With Singapore’s ageing population, there has been a growing proportion of older employees in the workforce. In fact, the labour force aged 60 and over has more than doubled over the past 10 years, from a mere 5.5% in 2006 to 13.1% in 2016. A similar story holds for employees aged 50 to 59. Combined with the effect of the retirement age being raised to 67, this proportion will only continue to increase.
Making up a sizeable portion of Singapore’s workforce and having much to contribute to your company, it is essential for employers to create an age-inclusive workplace to engage older employees and meet their needs. Here are some probable solutions to common challenges employers face when managing older employees.
Managing the Rising Cost of Employee Benefits for Older Employees
You may be wondering whether it is worth spending money on retaining your older employees, but consider this - for every $1 you spend on employee benefits for older workers, you reap a $3-$14 return. Furthermore, since the turnover rate of older employees (median tenure of 9.3 years) is much lower compared to younger employees, it may be more cost-effective for your company to retain older employees. A study conducted by the US Bureau of Labour Statistics found that training new employees may be more expensive than the health and insurance costs for older existing employees.
To manage these rising costs, consider the needs of your employees and address them in your employee benefits strategy. Older employees typically need to pay more attention to their health and so coverage for general practitioner visits, hospitalisation and dental in the form of groups plans are essential to them. Besides that, your company can offer more non-traditional health benefits to cater to the needs of older employees specifically. According to an Employee Health Benefits survey conducted by Mednefits, optical care was identified as an area that older employees wish to have more coverage. To meet the increasing demand for optical care amongst older employees, you could perhaps consider providing discounts or allowing employees to claim expenses related to optical care.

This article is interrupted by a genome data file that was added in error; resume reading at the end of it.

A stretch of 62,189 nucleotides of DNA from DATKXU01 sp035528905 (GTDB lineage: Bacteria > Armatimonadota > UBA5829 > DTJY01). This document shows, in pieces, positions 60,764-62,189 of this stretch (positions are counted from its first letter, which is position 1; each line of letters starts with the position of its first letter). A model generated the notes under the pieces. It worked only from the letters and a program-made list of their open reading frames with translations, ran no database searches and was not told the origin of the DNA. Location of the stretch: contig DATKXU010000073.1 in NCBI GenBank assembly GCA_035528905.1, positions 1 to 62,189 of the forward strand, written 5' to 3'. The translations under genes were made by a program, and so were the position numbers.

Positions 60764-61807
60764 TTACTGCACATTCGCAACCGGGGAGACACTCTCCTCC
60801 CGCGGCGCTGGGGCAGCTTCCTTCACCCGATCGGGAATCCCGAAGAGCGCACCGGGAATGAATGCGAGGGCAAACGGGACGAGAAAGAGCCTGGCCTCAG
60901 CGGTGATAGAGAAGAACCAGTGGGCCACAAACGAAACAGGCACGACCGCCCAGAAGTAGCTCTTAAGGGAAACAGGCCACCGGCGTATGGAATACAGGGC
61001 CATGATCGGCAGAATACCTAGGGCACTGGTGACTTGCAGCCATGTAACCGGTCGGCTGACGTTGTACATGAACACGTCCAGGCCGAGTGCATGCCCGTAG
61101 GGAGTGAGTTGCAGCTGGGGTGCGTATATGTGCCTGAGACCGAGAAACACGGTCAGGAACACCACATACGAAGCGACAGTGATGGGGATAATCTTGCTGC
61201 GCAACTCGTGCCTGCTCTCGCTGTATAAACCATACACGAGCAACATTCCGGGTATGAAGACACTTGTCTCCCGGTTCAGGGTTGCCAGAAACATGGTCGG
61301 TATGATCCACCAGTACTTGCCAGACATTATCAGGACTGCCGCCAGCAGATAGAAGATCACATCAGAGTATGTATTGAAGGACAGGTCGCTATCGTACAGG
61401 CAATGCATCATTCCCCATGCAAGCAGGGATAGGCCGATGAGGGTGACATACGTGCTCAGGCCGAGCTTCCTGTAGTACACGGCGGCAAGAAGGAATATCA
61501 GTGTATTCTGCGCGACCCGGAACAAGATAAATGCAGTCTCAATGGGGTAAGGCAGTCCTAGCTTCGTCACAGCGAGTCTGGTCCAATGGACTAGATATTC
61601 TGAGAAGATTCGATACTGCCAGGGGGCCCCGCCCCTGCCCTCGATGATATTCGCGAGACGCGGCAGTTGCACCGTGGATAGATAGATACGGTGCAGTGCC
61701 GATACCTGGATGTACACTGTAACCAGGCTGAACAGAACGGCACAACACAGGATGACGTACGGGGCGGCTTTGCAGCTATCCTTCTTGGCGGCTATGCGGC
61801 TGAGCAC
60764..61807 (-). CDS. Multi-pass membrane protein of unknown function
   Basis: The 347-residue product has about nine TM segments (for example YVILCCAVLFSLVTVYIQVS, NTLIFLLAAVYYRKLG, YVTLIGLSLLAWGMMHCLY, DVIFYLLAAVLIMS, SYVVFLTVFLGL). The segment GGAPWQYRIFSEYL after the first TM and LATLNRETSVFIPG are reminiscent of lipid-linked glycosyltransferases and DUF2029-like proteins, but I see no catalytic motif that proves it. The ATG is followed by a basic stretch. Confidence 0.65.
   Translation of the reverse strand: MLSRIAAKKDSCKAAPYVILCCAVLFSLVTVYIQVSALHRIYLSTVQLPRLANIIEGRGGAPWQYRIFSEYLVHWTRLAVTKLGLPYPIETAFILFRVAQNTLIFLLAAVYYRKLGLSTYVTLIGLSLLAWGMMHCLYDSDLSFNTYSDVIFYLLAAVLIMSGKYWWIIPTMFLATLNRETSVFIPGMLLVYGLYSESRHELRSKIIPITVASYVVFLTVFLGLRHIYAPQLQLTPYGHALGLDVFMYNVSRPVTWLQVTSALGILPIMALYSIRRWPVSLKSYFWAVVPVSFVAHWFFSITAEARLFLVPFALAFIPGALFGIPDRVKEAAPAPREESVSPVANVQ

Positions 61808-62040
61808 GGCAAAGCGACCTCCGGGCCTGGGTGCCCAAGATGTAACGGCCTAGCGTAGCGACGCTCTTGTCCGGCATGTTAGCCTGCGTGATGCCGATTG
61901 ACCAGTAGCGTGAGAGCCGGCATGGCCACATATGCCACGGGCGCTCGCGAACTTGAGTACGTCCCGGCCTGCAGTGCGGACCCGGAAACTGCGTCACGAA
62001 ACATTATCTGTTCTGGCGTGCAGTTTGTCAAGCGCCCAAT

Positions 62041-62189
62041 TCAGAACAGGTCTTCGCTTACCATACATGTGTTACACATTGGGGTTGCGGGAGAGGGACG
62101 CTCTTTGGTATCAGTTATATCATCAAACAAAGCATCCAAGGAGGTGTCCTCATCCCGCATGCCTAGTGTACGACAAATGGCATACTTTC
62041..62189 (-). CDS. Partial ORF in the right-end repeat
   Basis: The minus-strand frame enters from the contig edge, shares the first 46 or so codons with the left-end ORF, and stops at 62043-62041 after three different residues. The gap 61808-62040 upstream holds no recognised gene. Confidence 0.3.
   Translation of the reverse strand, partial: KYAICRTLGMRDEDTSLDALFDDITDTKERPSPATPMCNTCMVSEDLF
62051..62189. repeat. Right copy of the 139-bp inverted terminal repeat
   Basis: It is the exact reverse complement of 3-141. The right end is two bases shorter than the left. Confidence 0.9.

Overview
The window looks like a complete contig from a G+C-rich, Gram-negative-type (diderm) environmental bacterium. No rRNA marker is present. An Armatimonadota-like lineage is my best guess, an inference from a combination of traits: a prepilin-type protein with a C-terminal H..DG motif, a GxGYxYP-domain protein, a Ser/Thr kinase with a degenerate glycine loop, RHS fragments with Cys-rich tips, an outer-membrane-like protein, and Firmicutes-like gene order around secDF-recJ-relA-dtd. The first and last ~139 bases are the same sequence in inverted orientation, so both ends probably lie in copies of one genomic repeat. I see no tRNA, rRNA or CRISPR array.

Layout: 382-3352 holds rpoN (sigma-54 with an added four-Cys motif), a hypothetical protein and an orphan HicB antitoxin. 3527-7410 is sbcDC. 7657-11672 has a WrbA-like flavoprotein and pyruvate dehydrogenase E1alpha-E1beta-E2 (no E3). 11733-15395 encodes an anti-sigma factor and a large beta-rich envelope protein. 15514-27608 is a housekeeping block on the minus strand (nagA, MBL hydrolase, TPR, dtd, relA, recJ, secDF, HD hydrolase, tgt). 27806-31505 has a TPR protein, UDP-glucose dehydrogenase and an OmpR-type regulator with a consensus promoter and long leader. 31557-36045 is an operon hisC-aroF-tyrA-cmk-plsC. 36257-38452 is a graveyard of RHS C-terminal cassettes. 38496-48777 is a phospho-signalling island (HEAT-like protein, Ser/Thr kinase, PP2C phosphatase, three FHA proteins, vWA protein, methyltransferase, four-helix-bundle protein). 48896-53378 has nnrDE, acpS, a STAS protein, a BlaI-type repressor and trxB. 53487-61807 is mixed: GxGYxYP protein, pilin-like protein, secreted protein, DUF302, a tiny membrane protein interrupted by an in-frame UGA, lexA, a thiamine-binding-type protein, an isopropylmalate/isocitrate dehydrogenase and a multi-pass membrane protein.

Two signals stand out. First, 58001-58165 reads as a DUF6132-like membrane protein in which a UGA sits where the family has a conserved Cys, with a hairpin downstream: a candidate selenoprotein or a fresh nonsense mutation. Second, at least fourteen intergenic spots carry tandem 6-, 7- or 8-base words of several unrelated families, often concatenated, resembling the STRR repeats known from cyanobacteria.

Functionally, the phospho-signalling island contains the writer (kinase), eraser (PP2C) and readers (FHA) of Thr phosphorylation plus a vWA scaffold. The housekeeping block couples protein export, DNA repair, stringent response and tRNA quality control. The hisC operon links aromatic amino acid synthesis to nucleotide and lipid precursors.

On the flip side, the importance of preventive healthcare should not be overlooked. Your company can provide annual health screenings for employees which will help alert them to early signs of any potential health problems. This will encourage your employees to gain a better understanding of their health and take preventive measures early on so that they will be less likely to have health complications in the future.
Your company can tap onto WorkPro’s Job Re-design Grant which provides funding support for companies to “create physically easier, safer and smarter jobs for older workers aged 50 years and above”. It helps companies introduce new technologies or automated workflows to increase efficiency. At the same time, employees will be freed up to take on more fulfilling roles which will increase their sense of ownership and motivation.
Out of 47 employees, Aerospace Component Engineering Services (Aces) has at least 10 workers above 50 years of age. Mr Mohsin, aged 73, is a technician that has been working at Aces for 10 years. With the grant, Aces redesigned Mr Mohsin’s job and introduced a new technology which gave Mr Mohsin a greater sense of job satisfaction and sped up the workflow process by about 25%.
Before you redesign jobs, ensure your older employees are equipped to use new technology
- Get the right person to teach them how to use the new technology so they feel more comfortable learning
- Honestly and clearly communicate to them the importance of the implementation of new technology to your company
- Help them understand their vital contribution to the success of the overall transition and that the value of their work increases with the integration of technology
This helps older workers transition to working with new technology more easily and smoothly, allowing your company to leverage on the best of both worlds. Besides implementing new technology to help older employees, you can also explore the possibility of creating positions for older employees to impart their knowledge and experience to the younger employees, helping to conserve institutional knowledge.
Being equipped with the knowledge of how to create an employee benefits plan is not enough. To fully tap on the potential of older employees, employers should take measures to create an age-inclusive workplace. This can be done through providing them with an employee benefits strategy that caters to their needs, re-designing jobs to make the workplace more suitable for them and equipping them with the know-how to use new technologies. When you do so, your older employees will definitely feel well-taken care of and grateful to you. This in turn will translate to them being more willing to put in their best effort, increasing productivity and output for your company.